4. If any inhabitant have a mind to remove himself he shall have a year and six weeks from this day to remove himself, Wife, Children, Serv. Goods and to dispose of his Land here.
5. If any officer of State of publick Minister of State have a mind to go for England they shall be transported fraught free in his Ma. ffriggatts, when those ffriggats shall returne thither.
6. It is consented to, that any people may freely come from the Netherlands and plant in this Country; and that Dutch Vessells may freely come hither, and any of the Dutch may freely return home, or send any sort of Netherlandizes home in Vessells of their own Country.
7. All ships from the Netherlands or any other places, and goods therin, shall be received here & sent hence, after the manner, wch. Formerly they were before our coming hither for six months next ensuing.
8. The Dutch here shall enjoy their Liberty of their Consciences in Divine Worship and Church Dissipline.
9. No Dutchman here or Dutch ships here shall upon any occasion be prest to serve in Warr against any Nation whatsoever.
10. That the Townesman of the Manhattoo shall not have any Soldiers quartered upon them wth. out being satisfied and payd for them, by their officers, and that at this present, if the ffort be not capable of lodging all the Soldiers, then the Burge Master by His officers shall appoint some House capable to [reward] them.
11. The Dutch here shall enjoy their own Customs concerning their Inheritances.
12. All publick writing and Records wch. Concerns the Inheritances of any people, or the Regulment of the Church or Poor or Orphans shall bee carefully kept by them in whose hands now they are, and such writings as particularly concern the states generall all may att any time be sent to them.
13. No Judgement that hath passed any Judicature here shall be called in question, but if any conceive that he hath not had Justice done him, if hee apply himself to the states Generall, the other party shall bee bound to answer for the supposed Injury.
14. If any Dutch living here shall att any time desire to travell or traffique into England or any place or Plantation in obedience to his Ma. of England, or with the Indians he shall have (upon his Request to the Gov.) a Certificate that he is a free Denizon of this Place, and Liberty to do so.
15. If itt do appear that there is a publick ingagement of Debt by the Town of Manhatons, and a way agreed on for the satisfying of a g'engagement. It is agreed that the same proposed shall goon and that the engagement shall bee satisfied.
16. All inferior Civill officers and Magistrated shall contrive as now they are (if they please) till the customary time of new Elections; and then new ones to be chosen by themselves Provided that such new ones Magistrates shall take the Oath of Allegiance to his Ma. of England before they enter upon their Office.
17. All Differences of Contracts and Bargains made before this day by any in this Country shall bee determined according to the manner of the Dutch.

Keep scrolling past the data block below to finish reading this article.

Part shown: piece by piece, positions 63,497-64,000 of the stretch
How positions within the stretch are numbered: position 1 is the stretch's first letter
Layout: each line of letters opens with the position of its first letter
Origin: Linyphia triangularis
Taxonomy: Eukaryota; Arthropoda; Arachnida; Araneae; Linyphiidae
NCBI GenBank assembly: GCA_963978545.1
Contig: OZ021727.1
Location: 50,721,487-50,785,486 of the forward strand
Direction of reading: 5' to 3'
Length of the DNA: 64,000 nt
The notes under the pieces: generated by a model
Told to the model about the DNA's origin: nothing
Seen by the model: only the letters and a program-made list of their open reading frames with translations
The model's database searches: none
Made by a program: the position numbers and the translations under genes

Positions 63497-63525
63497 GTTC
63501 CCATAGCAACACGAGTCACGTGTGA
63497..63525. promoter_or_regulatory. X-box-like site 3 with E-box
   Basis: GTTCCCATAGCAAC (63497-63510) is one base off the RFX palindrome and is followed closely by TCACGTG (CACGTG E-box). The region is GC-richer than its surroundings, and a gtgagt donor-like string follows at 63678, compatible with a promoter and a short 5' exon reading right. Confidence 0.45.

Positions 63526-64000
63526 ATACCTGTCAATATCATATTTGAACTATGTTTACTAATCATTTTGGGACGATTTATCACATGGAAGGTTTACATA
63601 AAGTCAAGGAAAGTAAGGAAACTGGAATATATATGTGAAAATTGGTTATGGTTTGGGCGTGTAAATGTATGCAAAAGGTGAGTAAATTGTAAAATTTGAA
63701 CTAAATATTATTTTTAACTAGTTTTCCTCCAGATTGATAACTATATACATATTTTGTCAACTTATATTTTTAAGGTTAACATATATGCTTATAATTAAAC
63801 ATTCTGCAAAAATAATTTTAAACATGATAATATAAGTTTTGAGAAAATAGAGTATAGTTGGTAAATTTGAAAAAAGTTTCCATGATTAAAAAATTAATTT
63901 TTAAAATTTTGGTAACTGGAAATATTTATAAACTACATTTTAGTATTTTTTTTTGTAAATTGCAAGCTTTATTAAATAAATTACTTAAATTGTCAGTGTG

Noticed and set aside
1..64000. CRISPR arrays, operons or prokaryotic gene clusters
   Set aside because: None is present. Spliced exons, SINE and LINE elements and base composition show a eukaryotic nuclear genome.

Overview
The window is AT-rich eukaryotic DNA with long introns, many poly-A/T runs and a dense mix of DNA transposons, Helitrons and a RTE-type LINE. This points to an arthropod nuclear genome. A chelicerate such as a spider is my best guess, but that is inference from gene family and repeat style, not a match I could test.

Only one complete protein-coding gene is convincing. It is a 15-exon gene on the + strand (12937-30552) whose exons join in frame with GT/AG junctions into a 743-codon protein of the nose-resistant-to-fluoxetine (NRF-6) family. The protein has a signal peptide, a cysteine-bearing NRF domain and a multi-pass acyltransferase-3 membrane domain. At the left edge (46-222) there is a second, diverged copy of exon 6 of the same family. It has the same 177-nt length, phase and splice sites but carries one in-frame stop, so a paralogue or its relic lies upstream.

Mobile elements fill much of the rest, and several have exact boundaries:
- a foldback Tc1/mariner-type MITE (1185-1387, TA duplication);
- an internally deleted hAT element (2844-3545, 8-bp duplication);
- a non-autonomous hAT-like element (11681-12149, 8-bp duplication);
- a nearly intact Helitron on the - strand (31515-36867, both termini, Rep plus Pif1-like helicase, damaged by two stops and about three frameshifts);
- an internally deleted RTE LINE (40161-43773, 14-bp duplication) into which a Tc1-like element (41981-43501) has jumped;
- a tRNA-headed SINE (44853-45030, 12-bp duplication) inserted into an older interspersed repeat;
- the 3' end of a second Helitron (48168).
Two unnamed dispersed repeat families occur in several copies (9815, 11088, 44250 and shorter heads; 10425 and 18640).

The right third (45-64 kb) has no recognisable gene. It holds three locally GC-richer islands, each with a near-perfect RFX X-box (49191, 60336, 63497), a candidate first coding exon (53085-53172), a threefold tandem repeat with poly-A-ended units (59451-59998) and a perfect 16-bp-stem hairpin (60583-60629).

18. If it do appear that the west India Company of Amsterdam do really ow any Summs of mony to any persons here, itt is agreed that Recognition and other Duties payable by Ships going for the Motherlands, bee continued for six months longer.
19. The officers Military & Soldiers shall march out with their Armes, Drums Bating and Colours flying, and lighted matches; and if any of them will plant they shall have fifty acres of land sett out for them; if any of them will serve any as Servants they shall continue with all safety and become free Denizons afterwards.
20. If at any time hereafter the King of Great Britaine and the States of the Motherlands do agree that this place and Country be redelivered into the hands of the said States whensoever his Ma. will send his Commands to redeliver itt, itt shall immediately be done.
21. That the Town of Manhatons shall choose Deputies and those Deputies shall have free vogues in all publick affairs as much as any other Deputies.
22. Those who have any propriety in any Houses in the ffort of [aurania] shall (if they please) slight the ffortifications there, and they enjoy all these houses as all people do where there is no ffort.
23. If there be any Soldiers that will go into Holland and if the Company of West India in Amsterdam, or any private persons here will transport them into Holland, then they shall have a sage Passport from Coll Richard Nicholls Deputy Govern. under His Royall Highness, and the other Comm. to defend the ship that shall transport such Soldiers, and all the goods in them from any suprizall or Acts of Hostility to be done by any of his Ma. Ships or Subjects.
That the Copy of the Kings grant to His Royall Highness, and the Coppy of His Royall Highness Commission to Coll Nicholls testified by two Comm. now and M. Winthrop to be true Coppies shall be delivered to the Hon. M. Stuyvesant the present Govern. of Munday next by sight of the Clock in the morning at the old Milne and these Articles consented to, and signed by Coll Rich. Nicholls Dep Govern. to His Royal Highness, and that within two hours after the ffort and Town called New Amsterdam upon the Isle of Manhatons, shall be delivered into the hands of the sd Coll Richard Nicholls by the Service of such as shall be by him thereunto deputed by his hand and seal.
I give my consent to those articles.
Johan d dechere
Oloft Stopons Van Cortland
Source: Image above: Drawing of New Amsterdam, 1664, Johannes Vingboons. Courtesy Wikipedia Commons. Image below: Map of New England and New Netherlands, 1684, Nicolaas Visscher II. Courtesy Wikipedia Commons. Info source: Wikipedia; Gilder Lehrman Institute of American History, Gilderlehrman.org; World Digital Library.
History Photo Bomb
America's Best History where we take a look at the timeline of American History and the historic sites and national parks that hold that history within their lands.
Photos courtesy of the Library of Congress, National Archives, National Park Service, americasbesthistory.com & its licensors.